Too many people succumb to the mistaken belief that being likable comes from natural, unteachable traits that belong only to a lucky few — the good-looking, the fiercely social, and the incredibly talented. It's easy to fall prey to this misconception.
When I speak to smaller audiences, I often ask them to describe the most likable people they have ever worked with. People inevitably ignore innate characteristics (intelligence, extraversion, attractiveness, and so on) and instead focus on qualities that are completely under people's control, such as approachability, humility, and positivity.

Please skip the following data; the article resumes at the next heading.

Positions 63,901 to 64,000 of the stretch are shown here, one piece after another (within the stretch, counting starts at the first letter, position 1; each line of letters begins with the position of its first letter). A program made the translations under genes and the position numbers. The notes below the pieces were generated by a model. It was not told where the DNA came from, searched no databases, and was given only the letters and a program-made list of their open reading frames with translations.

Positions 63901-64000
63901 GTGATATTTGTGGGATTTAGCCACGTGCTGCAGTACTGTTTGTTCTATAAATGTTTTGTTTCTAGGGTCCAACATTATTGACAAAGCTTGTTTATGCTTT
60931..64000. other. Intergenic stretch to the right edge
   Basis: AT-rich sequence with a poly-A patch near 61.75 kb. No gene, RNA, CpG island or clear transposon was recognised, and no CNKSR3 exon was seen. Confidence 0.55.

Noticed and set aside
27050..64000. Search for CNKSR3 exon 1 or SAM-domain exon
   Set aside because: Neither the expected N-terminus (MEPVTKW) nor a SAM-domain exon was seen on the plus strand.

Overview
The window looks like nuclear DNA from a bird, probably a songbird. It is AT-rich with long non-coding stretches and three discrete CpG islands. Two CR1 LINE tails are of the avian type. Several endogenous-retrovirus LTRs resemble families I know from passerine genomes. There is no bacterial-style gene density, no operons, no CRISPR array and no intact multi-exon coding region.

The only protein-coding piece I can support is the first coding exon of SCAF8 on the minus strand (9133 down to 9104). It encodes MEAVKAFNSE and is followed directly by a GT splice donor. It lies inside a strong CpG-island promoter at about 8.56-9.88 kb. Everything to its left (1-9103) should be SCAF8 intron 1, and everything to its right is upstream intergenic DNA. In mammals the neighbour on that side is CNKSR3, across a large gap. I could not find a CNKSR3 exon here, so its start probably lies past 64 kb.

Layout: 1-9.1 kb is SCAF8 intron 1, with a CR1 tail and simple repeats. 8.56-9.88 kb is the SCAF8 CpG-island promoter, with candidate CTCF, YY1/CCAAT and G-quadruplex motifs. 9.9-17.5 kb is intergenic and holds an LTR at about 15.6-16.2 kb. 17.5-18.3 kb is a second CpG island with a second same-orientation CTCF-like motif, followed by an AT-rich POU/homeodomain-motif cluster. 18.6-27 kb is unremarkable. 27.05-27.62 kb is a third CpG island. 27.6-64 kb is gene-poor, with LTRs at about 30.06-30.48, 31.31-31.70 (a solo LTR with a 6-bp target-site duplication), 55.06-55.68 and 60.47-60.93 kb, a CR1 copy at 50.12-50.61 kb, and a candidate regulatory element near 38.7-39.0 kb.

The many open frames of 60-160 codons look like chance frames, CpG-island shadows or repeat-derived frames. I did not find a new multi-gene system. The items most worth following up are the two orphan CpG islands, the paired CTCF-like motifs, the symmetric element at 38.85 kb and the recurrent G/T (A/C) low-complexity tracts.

These qualities, and others like them, describe people who are skilled in emotional intelligence (EQ). TalentSmart research data from more than a million people shows that people who possess these skills aren't just highly likable, they outperform those who don't by a large margin. Ninety percent of top performers have high EQs, people with high EQs make $29,000 more annually than people with low EQs, and a single-point increase in your EQ adds $1,300 to your salary. I could go on and on.
Being likable is under your control, and it's a matter of emotional intelligence. Unlike innate, fixed characteristics, such as your intelligence (IQ), EQ is a flexible skill that you can improve with effort.